That could mean missing lunch, for instance. Which in turn brings feelings of tiredness and a loss of focus and concentration – productivity drops and you might then spend the evening, family time feeling guilty and trying to catch up.

Not good.

So, make sure you factor in time during the normal working day to just stop what you are doing and take a walk. Deliberately stop for lunch – it doesn’t have to be a full hour. And make sure you have a cut-off in the day – switch off the phone and the laptop and stop checking emails and other notifications.

Diarise your days off and your holidays. As an employee, you’re entitled to holiday – minimum 28 days/5.6 weeks per year in the UK – so if you’re freelance/self-employed, make sure you take at least the same.

Of course, as an employee, holiday is paid – when you’re freelance, you don’t necessarily get paid when you don’t work. But when you’re working for yourself, no working usually means no money. So, factor into your prices/rates enough to make sure fallow periods are adequately covered.

Don’t be tempted to abandon holiday time because of the lack of income. Your mental health – irrespective of your bank balance – will NOT thank you.

staying motivated at workWork with other people to stay motivated

Working from home can be lonely. If you need company – or just some people around you – why not look into meeting fellow independents in libraries, coffee shops or dedicated office or studio spaces?

If face-to-face doesn’t suit you – or is not workable for whatever reason – think about joining an online support community. Search on the major social media sites – or Google (or your preferred search engine) – to find one which fits for you.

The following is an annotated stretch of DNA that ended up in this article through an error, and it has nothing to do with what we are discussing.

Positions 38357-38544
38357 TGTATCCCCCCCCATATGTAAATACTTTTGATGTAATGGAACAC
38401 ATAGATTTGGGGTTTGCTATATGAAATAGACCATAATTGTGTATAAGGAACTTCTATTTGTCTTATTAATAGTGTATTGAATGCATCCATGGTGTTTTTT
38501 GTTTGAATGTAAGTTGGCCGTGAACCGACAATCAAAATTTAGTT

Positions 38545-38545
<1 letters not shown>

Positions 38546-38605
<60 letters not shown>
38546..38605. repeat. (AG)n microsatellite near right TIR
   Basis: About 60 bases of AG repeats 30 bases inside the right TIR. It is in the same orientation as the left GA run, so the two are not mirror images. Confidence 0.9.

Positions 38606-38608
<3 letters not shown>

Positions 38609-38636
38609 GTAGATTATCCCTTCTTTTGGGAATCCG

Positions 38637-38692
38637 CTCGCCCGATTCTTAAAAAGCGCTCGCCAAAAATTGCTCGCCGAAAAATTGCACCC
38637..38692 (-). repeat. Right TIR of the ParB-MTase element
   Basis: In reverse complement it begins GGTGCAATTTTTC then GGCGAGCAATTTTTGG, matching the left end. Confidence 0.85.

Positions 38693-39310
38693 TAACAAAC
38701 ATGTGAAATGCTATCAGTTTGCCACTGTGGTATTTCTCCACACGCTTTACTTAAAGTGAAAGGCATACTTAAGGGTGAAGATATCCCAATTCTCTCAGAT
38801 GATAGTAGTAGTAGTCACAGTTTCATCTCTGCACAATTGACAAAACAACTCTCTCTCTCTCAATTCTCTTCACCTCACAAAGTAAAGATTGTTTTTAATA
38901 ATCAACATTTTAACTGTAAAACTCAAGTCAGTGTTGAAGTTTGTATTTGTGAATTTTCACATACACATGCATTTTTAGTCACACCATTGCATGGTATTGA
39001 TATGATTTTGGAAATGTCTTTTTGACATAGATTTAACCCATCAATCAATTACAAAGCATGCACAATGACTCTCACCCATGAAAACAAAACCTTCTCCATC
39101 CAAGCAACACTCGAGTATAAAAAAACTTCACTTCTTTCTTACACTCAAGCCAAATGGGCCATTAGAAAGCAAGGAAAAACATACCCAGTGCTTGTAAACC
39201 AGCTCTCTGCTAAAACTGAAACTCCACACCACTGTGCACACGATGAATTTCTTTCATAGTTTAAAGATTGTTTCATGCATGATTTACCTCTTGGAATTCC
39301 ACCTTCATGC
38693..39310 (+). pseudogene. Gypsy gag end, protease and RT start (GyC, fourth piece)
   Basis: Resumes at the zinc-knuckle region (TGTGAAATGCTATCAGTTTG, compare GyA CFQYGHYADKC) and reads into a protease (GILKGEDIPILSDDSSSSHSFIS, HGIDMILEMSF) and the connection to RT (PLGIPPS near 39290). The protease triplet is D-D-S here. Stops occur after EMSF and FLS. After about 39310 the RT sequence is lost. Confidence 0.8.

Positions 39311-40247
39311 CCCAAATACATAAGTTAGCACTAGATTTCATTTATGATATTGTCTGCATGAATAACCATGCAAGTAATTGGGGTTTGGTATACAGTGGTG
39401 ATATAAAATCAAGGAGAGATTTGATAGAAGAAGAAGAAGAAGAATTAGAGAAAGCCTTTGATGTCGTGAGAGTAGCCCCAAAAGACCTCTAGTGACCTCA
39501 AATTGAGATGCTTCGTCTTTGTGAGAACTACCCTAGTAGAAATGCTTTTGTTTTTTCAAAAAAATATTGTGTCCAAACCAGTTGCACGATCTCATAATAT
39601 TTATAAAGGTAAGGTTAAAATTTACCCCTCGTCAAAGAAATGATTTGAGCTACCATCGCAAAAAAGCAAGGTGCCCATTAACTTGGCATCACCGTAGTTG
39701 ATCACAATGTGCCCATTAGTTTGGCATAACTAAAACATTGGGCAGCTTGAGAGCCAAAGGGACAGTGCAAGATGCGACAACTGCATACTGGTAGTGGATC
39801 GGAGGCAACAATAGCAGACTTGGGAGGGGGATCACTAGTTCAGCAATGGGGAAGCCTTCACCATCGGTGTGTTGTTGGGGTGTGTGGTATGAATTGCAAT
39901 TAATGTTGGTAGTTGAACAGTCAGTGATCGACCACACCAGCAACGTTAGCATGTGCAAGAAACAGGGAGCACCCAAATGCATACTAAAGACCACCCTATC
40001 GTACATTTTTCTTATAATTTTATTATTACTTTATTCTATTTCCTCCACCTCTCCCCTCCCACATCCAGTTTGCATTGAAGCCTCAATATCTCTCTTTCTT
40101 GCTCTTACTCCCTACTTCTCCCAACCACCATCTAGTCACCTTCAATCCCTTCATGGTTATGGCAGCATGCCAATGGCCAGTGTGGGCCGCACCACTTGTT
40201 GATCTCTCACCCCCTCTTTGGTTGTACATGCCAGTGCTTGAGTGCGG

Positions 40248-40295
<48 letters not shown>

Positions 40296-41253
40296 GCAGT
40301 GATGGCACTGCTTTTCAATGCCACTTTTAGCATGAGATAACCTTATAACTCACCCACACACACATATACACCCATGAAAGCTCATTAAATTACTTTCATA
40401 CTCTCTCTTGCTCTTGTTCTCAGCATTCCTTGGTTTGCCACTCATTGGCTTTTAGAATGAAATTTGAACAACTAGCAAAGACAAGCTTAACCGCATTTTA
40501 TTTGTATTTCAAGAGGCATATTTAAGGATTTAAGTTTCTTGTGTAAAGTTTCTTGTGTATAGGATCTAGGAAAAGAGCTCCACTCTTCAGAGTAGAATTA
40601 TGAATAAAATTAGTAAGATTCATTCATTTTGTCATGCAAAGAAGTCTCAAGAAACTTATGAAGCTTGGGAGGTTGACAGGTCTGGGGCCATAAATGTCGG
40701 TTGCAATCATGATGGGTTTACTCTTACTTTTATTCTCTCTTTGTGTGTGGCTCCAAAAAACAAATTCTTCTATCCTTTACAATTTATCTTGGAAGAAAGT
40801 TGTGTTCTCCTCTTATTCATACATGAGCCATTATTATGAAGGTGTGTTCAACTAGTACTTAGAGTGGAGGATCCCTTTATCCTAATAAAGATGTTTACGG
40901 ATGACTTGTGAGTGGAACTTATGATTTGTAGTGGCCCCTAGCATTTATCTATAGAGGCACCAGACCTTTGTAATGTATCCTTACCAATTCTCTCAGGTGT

Use apps to maintain your focus

There are plenty of productivity and time management apps available to help you find and manage time which help you stay organised and focused.

Trello is a noticeboard-style app to help you organise, prioritise and keep track of your projects in a flexible way. You can add comments and attachments, and the app allows you to collaborate with others. You could also use it to organise your family life too.

Wunderlist is more than a simple list-making app. Like Trello, you can share and sync your lists across your devices, set reminders, and assign tasks to others (including family members if you use it at home).

Rescue Time helps you keep track of where you’re spending your time online, offering a daily report on which websites you’ve visited. If social media is your weakness, Cold Turkey helps you to block chosen sites for certain periods of time during the day, helping you to avoid getting bogged down on Facebook or Twitter – easily done!

There are plenty more, depending on how you want to focus your time and energy – Google is your friend here.

 

So, here are just a few tips to help you stay organised and focused throughout your day when you’re working from home. The takeaway here is to keep the distinction between work life and home life – create a dedicated workspace and make sure you set yourself clear boundaries in terms of when you will work.

Make sure you take regular breaks and holidays and make use of the dozens of apps available to help keep you organised and productive.

Working from home should be liberating, exciting and, above all, fun.